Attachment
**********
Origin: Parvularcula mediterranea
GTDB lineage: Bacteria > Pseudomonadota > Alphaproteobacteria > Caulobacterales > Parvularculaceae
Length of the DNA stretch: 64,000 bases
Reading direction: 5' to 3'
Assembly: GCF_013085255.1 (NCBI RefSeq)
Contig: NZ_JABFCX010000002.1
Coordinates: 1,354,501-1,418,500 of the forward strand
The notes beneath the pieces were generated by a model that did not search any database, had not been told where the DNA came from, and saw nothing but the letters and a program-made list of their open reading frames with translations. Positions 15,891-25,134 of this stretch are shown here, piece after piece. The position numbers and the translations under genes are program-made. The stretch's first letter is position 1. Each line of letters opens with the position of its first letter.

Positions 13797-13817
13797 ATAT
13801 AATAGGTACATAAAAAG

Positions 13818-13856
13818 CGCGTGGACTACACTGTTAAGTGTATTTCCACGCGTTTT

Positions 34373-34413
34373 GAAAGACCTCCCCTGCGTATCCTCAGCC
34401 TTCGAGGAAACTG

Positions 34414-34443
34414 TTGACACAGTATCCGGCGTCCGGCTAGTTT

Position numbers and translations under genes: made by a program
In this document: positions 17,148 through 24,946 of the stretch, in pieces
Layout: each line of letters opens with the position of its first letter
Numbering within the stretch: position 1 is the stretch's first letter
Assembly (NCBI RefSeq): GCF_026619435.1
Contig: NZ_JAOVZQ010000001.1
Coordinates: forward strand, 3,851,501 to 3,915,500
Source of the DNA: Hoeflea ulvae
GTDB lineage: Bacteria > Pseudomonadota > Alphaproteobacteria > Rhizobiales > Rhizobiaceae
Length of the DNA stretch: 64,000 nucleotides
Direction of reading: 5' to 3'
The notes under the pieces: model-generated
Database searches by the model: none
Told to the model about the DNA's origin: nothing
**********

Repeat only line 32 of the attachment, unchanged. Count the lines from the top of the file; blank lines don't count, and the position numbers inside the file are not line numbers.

Told to the model about the DNA's origin: nothing